My work and passion comes forth from a love I had discovered in my early childhood. My heart would radiate whenever I was drawing, working with wool or in touch with animals. Drawing – I discovered I had a talent for it – allowed me to go into my inner Kingdom and create a Universe of it’s own. Ever since I was a little girl, my grandparents taught me old crafts they had learned when they were children. My grandmother Smilja initiated me into the practice of a woolwitch – knitting, crochet, embroidery, sewing, spinning and doing old and simple forms of magic – giving me my first set of knitting needles and yarn when I was 6. My grandfather Stojan is a photographer, beekeeper, a crafter and used to be a shepherd when he was a boy. So in his footsteps I stepped becoming an arts & crafts woman, beekeeper and a shepherds apprentice, unifying my creativity and my love of animals.

After finishing the Academy of Arts – where I specialized in classical painting and illustration – I felt a strong urge to pick up the thread and needle again, to dig even deeper and to bring together the things I love most. And the creations that had been fueled by my passion for ancient history, art, books, botany, witchcraft, folklore and mythology of Old Europe just poured out of me. The archaic images I paint and illustrate, and the wild woolen clothing I create came together so solemnly.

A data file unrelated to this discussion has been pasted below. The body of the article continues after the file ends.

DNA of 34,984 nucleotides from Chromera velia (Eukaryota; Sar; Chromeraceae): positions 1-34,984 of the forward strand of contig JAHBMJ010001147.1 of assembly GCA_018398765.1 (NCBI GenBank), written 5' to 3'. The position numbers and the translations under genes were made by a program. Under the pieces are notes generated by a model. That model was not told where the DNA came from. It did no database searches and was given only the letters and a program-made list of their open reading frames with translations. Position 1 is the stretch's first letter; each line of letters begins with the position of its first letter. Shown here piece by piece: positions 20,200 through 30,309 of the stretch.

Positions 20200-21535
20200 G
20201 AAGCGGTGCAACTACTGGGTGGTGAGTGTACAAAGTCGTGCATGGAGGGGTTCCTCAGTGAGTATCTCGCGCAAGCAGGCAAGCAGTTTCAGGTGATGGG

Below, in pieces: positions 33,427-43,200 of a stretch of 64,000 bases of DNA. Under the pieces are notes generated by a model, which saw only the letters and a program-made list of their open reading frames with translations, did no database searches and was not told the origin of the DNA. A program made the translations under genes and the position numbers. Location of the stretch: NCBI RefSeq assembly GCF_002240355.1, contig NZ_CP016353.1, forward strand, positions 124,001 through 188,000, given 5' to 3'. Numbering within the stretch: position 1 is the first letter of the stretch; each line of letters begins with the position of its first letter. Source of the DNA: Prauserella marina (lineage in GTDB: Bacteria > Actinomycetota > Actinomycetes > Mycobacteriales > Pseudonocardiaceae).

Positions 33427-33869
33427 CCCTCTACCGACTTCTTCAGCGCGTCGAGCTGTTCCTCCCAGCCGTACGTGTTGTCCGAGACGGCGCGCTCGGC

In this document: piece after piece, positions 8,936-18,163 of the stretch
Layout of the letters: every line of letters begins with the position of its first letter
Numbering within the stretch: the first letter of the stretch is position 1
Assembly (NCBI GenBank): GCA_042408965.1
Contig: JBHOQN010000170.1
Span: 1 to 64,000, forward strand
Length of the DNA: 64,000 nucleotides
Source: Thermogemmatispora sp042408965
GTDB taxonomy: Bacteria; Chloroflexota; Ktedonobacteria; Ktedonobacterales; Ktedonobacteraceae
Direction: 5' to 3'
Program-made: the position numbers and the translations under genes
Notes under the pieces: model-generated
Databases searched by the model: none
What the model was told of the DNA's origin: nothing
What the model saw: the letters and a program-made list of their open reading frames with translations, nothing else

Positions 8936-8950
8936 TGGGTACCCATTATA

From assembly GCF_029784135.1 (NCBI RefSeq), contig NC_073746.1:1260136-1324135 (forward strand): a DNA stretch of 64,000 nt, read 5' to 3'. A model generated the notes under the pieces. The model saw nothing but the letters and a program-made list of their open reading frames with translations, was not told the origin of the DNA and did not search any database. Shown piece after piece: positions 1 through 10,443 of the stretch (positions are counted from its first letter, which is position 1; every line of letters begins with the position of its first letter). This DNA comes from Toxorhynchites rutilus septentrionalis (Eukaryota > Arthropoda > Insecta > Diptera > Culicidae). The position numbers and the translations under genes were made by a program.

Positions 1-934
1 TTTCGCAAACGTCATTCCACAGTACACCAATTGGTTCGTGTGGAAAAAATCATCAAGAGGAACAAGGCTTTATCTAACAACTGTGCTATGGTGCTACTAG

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3.  You make beautiful felted collars.  Can you tell us a bit more about the process?